New charges filed in 2012 teen drinking party case

The Alaska Department of Law last week filed new charges against two brothers suspected to be involved in the assault of a teenage boy at a September 2012 Homer teenage drinking party.

In documents filed Dec. 24 at the Homer Courthouse, Anthony Resetarits, 22, now faces felony charges of first-degree hindering prosecution and tampering with felony evidence. He and his brother, Joseph Resetarits, 20, also were charged with one count each of second-degree harassment, a misdemeanor. Anthony Resetarits also faces a second misdemeanor charge of contributing to the delinquency of a minor.

The men have not been arrested and no court arraignment has been set.

Both men had previously been indicted with second-degree sexual assault, but those charges were dismissed in August by Kenai Superior Court Judge Carl Bauman after Michael Moberly, Joseph Resetarits’ lawyer, filed a motion arguing that the state provided insufficient evidence to support an indictment and that hearsay evidence presented prejudiced the grand jury hearing.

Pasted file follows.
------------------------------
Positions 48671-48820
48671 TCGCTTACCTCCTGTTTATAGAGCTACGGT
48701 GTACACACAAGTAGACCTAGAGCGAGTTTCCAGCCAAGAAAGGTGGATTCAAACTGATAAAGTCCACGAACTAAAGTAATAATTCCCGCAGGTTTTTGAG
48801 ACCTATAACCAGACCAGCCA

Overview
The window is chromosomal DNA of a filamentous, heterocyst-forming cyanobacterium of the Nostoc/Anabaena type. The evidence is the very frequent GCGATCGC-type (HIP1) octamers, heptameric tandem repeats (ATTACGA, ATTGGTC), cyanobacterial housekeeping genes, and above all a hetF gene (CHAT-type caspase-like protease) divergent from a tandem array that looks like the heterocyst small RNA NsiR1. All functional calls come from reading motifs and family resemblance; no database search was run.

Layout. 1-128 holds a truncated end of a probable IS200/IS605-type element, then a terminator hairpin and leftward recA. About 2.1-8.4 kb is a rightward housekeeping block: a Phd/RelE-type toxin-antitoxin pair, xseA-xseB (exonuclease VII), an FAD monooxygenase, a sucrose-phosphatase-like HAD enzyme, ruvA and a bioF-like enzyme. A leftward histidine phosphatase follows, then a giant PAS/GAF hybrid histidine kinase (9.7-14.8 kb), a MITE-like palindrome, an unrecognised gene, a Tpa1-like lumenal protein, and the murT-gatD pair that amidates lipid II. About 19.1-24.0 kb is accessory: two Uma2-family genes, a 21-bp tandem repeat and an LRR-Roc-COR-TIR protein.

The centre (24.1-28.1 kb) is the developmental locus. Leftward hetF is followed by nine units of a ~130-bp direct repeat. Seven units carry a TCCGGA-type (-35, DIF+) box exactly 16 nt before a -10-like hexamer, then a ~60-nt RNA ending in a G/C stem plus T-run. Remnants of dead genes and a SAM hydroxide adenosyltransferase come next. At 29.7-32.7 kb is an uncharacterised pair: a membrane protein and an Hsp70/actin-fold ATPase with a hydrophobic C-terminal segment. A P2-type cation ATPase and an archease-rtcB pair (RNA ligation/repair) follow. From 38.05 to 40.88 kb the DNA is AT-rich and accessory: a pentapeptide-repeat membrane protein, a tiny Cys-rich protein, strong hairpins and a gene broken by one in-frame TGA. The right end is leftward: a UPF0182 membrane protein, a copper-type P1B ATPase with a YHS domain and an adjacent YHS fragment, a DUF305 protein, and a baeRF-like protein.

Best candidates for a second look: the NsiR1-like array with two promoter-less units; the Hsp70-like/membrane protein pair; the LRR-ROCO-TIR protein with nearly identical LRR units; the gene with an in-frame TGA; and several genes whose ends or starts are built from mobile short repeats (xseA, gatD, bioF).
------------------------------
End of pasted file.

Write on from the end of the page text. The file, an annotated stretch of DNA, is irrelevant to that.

In charging documents filed in October 2012, Alaska State Troopers said that a teenage boy then 17 had been sexually assaulted with an object at a Sept. 8, 2012, party at an East End Road home. About 60 to 80 teenagers and young adults attended the party, many of them members of the Homer High School Mariners football team, including Joseph Resetarits. The victim had passed out drunk and had his head and eyebrows shaved. People also wrote on him with markers. Troopers learned of the assault when the boy’s mother took him to South Peninsula Hospital and nurses reported the assault.

When he dismissed the original sexual assault charges for the Resetarits brothers, Bauman made a point of saying that the boy was a victim.